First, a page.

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Three Immediate Actions for Financial Institutions and Bank Service Providers

Financial institutions, banking organizations and bank service providers will soon be on the clock for reporting cyberattacks. The Federal Deposit Insurance Corporation (FDIC), the Board of Governors of the Federal Reserve System (the Fed) and the Office of the Comptroller of the Currency (OCC) issued a new rule called the Computer-Security Incident Notification Requirements for Banking Organizations and Their Bank Service Providers. Finalized on Nov. 18, 2021, the new rule gives financial institutions 36 hours to notify the institution's Federal regulator, once the organization determines that a computer-security incident that rises to the level of a "notification incident" has occurred. The rule also requires "bank service providers" (as defined in the new rule) to notify each affected banking organization customer when it is determined a computer security incident has caused, or is reasonably likely to cause, a material service disruption or degradation of four or more hours.

You may read the full rule text here.

Financial institutions have seen a marked increase in cyber events and data breaches. Ransomware has been especially damaging to bank operations. According to a report by Trend Micro Incorporated, the financial institution industry experienced a year-on-year increase in ransomware attacks of 1,318 percent during the first half of 2021.1 This new rule is an attempt to limit the impact of a criminal security incident by providing the Federal banking regulators early awareness a cybersecurity threat before it becomes systemic in the financial industry.

The final rule takes effect on April 1, 2022, with a compliance date of May 1, 2022, so financial institutions should use the time to review and test incident response policies, consider additional IT security measures to further protect sensitive information, and evaluate reliance on third-party service providers.

Next Steps

Because the new rule requires financial institutions to notify their primary Federal regulator (i.e., FDIC, the Fed or OCC) within 36 hours, it is critical that financial institutions have processes in place to meet these requirements.

Here are three steps your organization can take now to ensure you are ready when the new rule takes effect:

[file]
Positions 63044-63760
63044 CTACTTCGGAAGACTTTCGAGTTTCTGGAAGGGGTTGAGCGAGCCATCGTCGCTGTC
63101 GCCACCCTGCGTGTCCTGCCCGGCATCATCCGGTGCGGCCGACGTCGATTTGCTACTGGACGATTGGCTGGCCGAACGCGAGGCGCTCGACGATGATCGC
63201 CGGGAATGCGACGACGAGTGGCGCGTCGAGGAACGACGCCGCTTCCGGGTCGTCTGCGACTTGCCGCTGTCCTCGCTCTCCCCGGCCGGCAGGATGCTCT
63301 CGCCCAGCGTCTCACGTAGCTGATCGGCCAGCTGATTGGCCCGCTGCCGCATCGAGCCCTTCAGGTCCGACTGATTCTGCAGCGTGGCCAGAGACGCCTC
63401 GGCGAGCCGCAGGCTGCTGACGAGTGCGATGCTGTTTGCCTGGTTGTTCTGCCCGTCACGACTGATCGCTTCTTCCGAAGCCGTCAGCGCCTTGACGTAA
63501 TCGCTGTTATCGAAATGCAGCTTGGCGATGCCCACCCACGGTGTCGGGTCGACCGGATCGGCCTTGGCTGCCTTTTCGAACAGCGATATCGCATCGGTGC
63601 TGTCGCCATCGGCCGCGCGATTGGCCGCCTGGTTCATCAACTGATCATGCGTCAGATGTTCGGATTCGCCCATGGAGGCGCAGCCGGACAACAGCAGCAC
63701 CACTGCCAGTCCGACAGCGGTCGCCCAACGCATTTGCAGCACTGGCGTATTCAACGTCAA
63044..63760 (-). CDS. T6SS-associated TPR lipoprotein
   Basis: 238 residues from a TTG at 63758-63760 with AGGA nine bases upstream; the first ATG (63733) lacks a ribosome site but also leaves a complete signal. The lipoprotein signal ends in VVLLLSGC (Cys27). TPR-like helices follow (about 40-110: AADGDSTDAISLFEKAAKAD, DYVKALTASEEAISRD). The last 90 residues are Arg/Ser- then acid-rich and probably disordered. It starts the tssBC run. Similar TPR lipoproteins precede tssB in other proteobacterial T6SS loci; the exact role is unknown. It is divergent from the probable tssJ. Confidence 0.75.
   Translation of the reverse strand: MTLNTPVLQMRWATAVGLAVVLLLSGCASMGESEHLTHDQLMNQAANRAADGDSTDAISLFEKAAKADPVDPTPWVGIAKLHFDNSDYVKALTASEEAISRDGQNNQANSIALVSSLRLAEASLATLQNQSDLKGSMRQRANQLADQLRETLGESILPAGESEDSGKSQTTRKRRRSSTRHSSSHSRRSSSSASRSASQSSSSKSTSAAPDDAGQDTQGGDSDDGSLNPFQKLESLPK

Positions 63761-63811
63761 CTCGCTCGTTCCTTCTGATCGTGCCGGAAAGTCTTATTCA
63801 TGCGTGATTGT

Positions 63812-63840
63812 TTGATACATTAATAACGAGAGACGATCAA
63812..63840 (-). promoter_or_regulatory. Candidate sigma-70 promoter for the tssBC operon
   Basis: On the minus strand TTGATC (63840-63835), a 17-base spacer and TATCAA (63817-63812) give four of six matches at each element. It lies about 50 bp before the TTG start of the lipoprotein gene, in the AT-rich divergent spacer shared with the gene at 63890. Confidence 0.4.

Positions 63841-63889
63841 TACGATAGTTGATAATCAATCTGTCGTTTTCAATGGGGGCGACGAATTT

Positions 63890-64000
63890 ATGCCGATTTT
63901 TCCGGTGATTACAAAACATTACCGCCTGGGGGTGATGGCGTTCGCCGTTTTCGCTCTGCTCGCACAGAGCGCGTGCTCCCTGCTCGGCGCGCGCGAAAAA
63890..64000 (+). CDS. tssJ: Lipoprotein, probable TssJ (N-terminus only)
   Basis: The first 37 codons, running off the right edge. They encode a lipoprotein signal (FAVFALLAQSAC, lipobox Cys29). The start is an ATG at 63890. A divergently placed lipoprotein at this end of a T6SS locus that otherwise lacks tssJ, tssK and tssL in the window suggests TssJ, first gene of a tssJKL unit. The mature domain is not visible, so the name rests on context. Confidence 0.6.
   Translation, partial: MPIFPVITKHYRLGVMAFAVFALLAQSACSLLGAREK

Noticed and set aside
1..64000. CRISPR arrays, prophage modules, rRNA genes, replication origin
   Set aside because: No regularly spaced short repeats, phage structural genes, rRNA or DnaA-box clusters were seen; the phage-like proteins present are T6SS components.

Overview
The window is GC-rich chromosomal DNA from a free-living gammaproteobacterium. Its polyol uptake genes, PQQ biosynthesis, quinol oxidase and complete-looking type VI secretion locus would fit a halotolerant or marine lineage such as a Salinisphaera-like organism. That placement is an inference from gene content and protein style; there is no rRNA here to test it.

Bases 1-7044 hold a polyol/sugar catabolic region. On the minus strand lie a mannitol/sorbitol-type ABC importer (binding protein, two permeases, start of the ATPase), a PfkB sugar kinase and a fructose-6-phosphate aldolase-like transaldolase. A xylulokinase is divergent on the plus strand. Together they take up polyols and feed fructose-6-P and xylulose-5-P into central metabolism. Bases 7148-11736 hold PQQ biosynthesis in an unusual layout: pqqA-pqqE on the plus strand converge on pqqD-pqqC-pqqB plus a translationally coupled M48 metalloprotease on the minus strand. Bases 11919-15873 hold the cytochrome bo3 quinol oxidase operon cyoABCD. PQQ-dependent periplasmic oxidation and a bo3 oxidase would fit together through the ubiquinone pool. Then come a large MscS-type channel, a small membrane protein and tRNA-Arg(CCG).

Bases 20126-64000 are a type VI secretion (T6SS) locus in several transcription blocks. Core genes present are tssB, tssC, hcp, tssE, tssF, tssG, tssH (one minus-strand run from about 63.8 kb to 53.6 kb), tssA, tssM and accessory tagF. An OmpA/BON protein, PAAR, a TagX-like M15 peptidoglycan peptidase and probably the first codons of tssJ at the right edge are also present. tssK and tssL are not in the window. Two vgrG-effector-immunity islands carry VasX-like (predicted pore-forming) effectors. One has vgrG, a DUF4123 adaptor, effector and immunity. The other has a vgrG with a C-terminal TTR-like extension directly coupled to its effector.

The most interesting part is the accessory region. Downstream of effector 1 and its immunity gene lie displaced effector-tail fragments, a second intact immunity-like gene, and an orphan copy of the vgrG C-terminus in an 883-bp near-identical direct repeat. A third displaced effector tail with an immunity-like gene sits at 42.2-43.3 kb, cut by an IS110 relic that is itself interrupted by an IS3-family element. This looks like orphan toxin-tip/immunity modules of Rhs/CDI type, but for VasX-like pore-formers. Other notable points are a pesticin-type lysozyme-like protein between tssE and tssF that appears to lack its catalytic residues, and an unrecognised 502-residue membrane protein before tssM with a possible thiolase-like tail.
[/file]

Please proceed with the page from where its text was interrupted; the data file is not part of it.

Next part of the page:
1 Review your incident response plan – Update your policies and procedures and validate your organization can meet the new regulatory requirement. The plan should clearly outline understanding of what constitutes a cyber incident and who to contact.
2 Test your response processes – In addition to adapting your response policy, it is important to confirm all internal stakeholders are aware of the new rule and what is required for the notification process. Conduct table-top exercises and in-depth simulations to make sure your response and documentation is accurate, effective and compliant.
3 Strengthen cybersecurity processes – Implementing an effective information security program helps prevent the likelihood and impact of a cyber incident, such as ransomware, data theft or fraud.
How DHG can help

The Cybersecurity Advisory team advises financial institution clients with developing, enhancing, and testing their incident response plans and capabilities. We support Internal Audit departments with audits based upon the FFIEC Cybersecurity Assessment Tool (CAT), as well as assessments of cybersecurity programs against industry standard frameworks.

We welcome the opportunity to collaborate with your financial institution to help protect your sensitive information and customer's data. Please contact Tom Tollerton at tom.tollerton@dhg.com.

 

REFERENCE

1 https://newsroom.trendmicro.com/2021-09-14-Attacks-Surge-in-1H-2021-as-Trend-Micro-Blocks-41-Billion-Cyber-Threats

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